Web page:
• Introduced checklists to ensure that culinary staff were following through with their daily tasks
  • Managed large parties in the dining room
  • Supervised the development and training of kitchen staff to ensure the highest quality of food and food service for club members and their guests.
  • Trained about 20 new members of staff

Pinehurst Golf Club

Saucier Chef, 2014 – 2016

Prepared all soups and sauces. Cooked using various methods using the Club’s specified recipes. Controlled portions and garnished dishes. 

  • Worked closely with the sous chefs on duty and helped with numerous banquets
  • Devised several new soup and sauce recipes
  • From 2015, took responsibility for the appearance of buffet and plated food
  • Regularly stood in for the sous chef at banquet event order (BEO) meetings

Chef education

There are surprisingly varied education openings for those pursuing a career as a chef. These range from diplomas and associate degrees to bachelor’s degrees in culinary arts. There are even master’s programs. 

There are culinary and cooking schools throughout the country. There are also many continuing education opportunities that cover everything from food preparation, development of recipes, and cooking skills, to food safety and sanitization, and professional kitchen organization. 

You are unlikely to get a job as an executive or sous chef without a formal education, but you can certainly join the lower ranks with just a modicum of training. For instance, a line cook (also sometimes called a line chef) is usually trained on the job. 

Need more? Check out our food and beverage resumes

Sample Education

The Culinary Institute of America, 2018 – 2019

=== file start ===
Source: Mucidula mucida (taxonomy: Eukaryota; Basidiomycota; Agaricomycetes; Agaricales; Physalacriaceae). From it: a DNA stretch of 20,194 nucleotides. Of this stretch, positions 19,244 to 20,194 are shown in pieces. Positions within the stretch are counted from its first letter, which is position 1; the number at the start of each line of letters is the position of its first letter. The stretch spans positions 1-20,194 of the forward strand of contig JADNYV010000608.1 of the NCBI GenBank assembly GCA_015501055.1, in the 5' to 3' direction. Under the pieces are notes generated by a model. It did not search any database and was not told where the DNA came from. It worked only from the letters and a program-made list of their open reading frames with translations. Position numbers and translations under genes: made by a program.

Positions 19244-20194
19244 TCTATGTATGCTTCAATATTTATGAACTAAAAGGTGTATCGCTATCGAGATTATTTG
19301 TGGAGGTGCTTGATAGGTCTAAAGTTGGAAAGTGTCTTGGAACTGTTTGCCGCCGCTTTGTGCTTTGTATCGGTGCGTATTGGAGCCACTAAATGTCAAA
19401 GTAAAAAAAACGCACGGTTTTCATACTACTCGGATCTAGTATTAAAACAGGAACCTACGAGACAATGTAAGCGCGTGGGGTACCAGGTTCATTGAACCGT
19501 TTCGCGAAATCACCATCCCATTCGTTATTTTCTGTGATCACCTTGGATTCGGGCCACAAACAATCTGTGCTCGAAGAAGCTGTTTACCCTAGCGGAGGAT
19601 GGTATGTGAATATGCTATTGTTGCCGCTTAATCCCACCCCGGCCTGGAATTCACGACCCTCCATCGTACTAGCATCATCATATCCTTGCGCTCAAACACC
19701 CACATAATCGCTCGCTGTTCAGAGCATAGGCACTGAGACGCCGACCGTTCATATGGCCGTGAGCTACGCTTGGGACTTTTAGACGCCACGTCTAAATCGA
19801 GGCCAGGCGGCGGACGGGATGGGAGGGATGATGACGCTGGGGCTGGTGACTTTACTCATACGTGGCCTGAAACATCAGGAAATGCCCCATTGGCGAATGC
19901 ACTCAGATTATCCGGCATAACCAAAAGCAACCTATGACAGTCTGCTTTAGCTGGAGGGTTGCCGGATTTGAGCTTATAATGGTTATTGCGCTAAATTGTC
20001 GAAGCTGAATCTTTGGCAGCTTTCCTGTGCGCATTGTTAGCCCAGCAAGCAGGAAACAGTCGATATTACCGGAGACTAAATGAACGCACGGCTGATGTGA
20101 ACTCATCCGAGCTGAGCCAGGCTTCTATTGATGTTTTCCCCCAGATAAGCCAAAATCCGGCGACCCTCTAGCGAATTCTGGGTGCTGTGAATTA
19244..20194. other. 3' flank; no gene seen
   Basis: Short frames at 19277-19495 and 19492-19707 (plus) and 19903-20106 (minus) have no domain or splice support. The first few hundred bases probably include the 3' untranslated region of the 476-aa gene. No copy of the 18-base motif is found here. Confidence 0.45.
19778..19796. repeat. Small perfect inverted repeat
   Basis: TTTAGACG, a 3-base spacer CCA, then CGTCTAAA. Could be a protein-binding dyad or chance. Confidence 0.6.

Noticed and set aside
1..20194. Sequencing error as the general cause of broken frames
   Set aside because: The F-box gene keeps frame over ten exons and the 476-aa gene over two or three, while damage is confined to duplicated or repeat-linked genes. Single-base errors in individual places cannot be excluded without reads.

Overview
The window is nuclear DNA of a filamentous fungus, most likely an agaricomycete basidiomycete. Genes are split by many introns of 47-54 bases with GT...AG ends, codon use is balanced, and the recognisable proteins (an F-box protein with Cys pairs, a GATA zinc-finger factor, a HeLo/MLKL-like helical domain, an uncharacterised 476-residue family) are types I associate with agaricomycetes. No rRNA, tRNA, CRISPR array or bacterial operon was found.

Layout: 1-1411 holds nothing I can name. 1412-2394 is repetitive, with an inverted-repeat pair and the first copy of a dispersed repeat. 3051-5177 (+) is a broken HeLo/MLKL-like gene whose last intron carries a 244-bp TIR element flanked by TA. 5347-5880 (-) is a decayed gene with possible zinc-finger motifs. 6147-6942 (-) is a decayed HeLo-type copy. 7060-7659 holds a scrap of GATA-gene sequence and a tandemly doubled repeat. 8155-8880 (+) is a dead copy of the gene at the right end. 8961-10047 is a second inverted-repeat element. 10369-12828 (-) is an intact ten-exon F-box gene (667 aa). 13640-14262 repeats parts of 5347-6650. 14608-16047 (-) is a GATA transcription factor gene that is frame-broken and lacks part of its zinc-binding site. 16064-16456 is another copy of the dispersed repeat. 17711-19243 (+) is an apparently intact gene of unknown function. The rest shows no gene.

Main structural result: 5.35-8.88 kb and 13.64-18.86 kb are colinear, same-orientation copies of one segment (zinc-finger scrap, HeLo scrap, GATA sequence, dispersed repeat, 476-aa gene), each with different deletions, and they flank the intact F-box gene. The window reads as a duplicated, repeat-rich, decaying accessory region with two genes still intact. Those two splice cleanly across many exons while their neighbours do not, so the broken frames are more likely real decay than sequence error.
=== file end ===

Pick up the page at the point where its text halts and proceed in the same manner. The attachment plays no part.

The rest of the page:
Master’s in Wine Management

The Culinary Institute of America, 2014 – 2017

Bachelor of Professional Studies (BPS) in Culinary Arts

  • Completed a 10-week paid externship with Metz Culinary Management and 5 weeks with a top New York restaurant 

Chaffey College, 2015 – 2016

Associate degree in Culinary Arts

International Career Institute (ICI), 2016 

Diploma in Catering and Cooking 

  • Completed the course in 6 months


Courses that will help aspirant chefs get a better job typically cover all the elements of meals from appetizers to desserts. They also cover the range of foods that every type of chef needs to know how to prepare including fish and meat, baking and pastry, and international cuisine, which, in itself, is extremely varied. 

You can take courses at all kinds of schools and you can even participate in an online cooking program that might result in a certificate. These all involve lots and lots of cooking. 

However, if you opt for a culinary arts degree or even a diploma, these courses will likely be too basic for your needs. 

Shop around to see what is in your area. The first five examples below are in various locations in California, Oregon, Seattle, Colorado, and Ohio.

There are, of course, also a wealth of continuing education opportunities. For example, the American Culinary Federation (ACF) offers training programs in all US states that lead to certificates, ACF certification (see below), and apprenticeship opportunities. 

Sample Courses

  • Thrill of the Grill, Hipcooks
  • Classic Essentials, Cook Street
  • Latino Sauces, Loretta Paganini School of Cooking
  • Chef Eric’s Chicken Connoisseur Class, Culinary Classroom
  • Greek Cooking, Auguste Escoffier School of Culinary Art
  • ACF Culinary Nutrition Certificate Program


Health and safety are vital issues for chefs and those they work with, so it isn’t surprising that there are several food safety certifications that go with the job. These are often a prerequisite for employment. 

There are also several other possible certifications that are good to have and will boost the credibility of your resume. These include specialist, culinary arts, and private chef certification, all of which could give you an advantage and competitive edge when applying for a job as a chef.

The ACF certifies chefs and other culinary professionals. There are 16 certification levels which are based on education and work experience. They are “stackable” and recognized throughout the industry as the culinary standard for excellence in knowledge and professional skills. All certifications involve both practical and written exams. 

There are also four ACF certifications that are accredited by the National Commission for Certifying Agencies (NCCA): Certified Sous Chef, Executive Chef, Executive Pastry Chef, and Certified Culinary Educator.

ACF certification must be renewed every three to five years.